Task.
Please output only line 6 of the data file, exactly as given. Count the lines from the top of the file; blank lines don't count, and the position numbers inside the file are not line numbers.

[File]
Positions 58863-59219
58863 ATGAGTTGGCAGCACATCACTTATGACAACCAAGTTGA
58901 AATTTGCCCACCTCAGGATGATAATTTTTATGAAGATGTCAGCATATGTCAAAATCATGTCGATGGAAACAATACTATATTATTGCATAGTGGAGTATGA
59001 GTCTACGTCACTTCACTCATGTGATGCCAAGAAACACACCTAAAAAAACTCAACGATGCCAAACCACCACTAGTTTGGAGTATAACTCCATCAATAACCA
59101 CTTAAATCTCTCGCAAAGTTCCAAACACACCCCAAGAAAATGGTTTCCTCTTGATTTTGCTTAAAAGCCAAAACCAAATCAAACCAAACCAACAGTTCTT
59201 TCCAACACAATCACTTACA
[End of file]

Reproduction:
59201 TCCAACACAATCACTTACA